Date posted: 17/04/2019 3 min read

ATO to target small business black economy

The ATO’s Deputy Commissioner of Small Business says tax professionals can help crack down on black economy activity which is worsening the estimated A$10 billion small business tax gap.

In brief

  • The ATO is targeting the small business black economy in the new financial year
  • The ATO wants to cut the small business tax gap, estimated to be about A$10 billion
  • Tax professionals are vital in helping reduce black economy activity and cutting the tax gap

Cracking down on the ‘black economy’ will be a major focus for the Australian Taxation Office in the new financial year as it tries to reduce the A$10 billion small business income tax gap.

The ATO’s Deputy Commissioner of Small Business, Deborah Jenkins, who will present at the Chartered Accountants Australia and New Zealand’s Strategic Tax Planning Day on 31 May, says that while most small businesses pay the right amount of income tax, there are those that deliberately do the wrong thing.

“A small percentage of businesses deliberately avoid paying the right tax –  what we call black economy behaviour – and it’s this group that contributes most significantly to the income tax gap,” she says.

The tax gap is the difference between the income tax collected from small businesses and what the ATO estimates it would have collected if every taxpayer was fully compliant. The ATO is finalising its small business tax gap estimate, but expects it to be about A$10 billion.

Strike approach

Jenkins says the black economy costs the broader community A$50 billion and has a huge impact on small business because it creates an unfair environment and “threatens the survival of those businesses that do the right thing”.

Tricks used in the black economy, Jenkins adds, include not declaring income, not putting all sales through the till or invoices, and not reporting income from weekend sales.

The Government has given the ATO funding to tackle the black economy and it has established a ‘mobile strike approach’ that will see it visit up to 10,000 businesses around Australia each year for the next three to four years.

TPRS expansion

The ATO is also using the taxable payments reporting system (TPRS), Jenkins says. Under TPRS, some businesses need to report the payments they make to contractors for services.

The TPRS strengthens the ATO’s ability to match income tax returns from contractors against what businesses report paying, allowing it to detect those trying to hide income and evade tax.

Jenkins says this prevented A$2.7 billion being lost in the building and construction industry in the 2015-16 financial year. From this financial year, businesses that supply courier or cleaning services need to report payments made to contractors. And from 1 July 2019, businesses in IT, road freight and security and investigative services industries will need to start reporting through TPRS.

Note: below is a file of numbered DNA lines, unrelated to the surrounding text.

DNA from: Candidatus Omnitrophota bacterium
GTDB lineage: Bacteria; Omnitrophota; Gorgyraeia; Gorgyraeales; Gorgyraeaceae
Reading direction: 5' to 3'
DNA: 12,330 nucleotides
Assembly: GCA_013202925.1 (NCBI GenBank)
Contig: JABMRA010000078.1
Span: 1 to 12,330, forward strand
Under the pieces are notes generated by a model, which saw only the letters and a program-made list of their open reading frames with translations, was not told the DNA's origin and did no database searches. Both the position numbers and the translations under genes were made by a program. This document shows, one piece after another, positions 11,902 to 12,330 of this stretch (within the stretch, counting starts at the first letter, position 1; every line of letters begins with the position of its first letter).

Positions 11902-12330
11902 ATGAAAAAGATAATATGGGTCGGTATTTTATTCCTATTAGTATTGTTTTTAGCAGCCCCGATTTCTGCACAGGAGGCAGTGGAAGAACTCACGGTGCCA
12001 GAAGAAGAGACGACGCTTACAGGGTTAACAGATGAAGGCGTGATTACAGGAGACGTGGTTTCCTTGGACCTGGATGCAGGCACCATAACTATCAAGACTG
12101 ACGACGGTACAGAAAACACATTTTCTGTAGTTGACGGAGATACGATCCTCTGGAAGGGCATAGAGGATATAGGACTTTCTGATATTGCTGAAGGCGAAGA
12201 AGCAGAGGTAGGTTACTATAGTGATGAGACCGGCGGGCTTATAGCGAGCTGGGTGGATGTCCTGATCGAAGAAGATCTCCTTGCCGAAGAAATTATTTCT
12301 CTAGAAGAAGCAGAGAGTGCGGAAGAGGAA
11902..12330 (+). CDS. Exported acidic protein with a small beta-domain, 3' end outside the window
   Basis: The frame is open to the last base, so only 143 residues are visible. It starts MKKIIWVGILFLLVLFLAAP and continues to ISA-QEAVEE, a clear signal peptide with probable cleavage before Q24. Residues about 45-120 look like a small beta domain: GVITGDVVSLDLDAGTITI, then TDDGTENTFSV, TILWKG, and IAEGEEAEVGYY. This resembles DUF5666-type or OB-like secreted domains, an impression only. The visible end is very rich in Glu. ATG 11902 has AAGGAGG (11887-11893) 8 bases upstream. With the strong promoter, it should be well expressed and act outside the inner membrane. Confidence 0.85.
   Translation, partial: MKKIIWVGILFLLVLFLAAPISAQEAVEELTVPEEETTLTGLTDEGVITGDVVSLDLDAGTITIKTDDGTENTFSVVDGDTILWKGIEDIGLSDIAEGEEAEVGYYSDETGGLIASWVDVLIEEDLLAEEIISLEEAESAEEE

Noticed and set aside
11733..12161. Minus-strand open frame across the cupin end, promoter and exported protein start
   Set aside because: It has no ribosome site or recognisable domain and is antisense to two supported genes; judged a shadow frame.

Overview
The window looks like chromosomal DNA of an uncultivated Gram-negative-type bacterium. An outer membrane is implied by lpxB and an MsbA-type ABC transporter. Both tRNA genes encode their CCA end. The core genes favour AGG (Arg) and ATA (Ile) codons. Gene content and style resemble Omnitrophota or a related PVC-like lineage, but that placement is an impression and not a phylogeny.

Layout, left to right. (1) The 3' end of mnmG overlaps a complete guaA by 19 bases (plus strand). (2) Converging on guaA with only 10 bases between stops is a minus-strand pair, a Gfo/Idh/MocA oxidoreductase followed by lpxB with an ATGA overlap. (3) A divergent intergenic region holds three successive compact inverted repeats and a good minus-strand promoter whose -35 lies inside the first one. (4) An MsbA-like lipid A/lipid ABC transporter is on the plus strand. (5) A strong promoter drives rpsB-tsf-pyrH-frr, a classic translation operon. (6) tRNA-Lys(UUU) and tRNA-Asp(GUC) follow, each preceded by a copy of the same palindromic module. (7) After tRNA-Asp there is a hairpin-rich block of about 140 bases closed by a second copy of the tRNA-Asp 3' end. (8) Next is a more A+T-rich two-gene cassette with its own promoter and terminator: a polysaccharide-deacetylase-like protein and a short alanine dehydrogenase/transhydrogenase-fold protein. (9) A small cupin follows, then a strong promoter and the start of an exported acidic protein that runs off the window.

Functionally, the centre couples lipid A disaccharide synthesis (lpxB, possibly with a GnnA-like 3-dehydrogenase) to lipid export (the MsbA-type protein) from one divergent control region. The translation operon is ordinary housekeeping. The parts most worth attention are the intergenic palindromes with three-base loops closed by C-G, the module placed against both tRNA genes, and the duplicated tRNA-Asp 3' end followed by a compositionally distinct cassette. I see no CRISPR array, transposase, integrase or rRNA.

“Tax professionals are also key to our effort to reduce the small business income tax gap and tackle the black economy.”

Improved reporting

Another weapon in the ATO’s fight against the black economy has been its ‘small business income tax gap random enquiry program’.

The program began in July 2016 as part of its broader Tax Gap Program to help it calculate the small business tax gap. The program randomly looks at small businesses to see which ones are ‘getting it right’.

Jenkins says the program has also helped identify areas for improvement in reporting. 

Jenkins says the program has highlighted five common issues:

  1. claiming private expenses in the business
  2. failing to properly attribute personal and business use
  3. not understanding how tax applies for different and often complex business structures
  4. omitting income (including income from coupon sales) 
  5. insufficient records to substantiate small business expenses claims.

A strong role for tax professionals

“When we see businesses operating well, they get the basics right,” Jenkins says. “They keep good records, they run their business with the help of technology (such as point of sale software and accounting systems), and they seek advice from a tax professional when they need it. Insights also suggest that when small businesses have regular contact with a tax professional, they’re usually reporting correctly.

“We know there is more we can do to support small businesses in understanding what they need to do to get things right and tax professionals are a key part of offering better support to them,” she says. “Tax professionals are also key to our effort to reduce the small business income tax gap and tackle the black economy.” 

Strategic Tax Planning Day

Sign up for Chartered Accountants Australia and New Zealand’s Strategic Tax Planning Day on 31 May.

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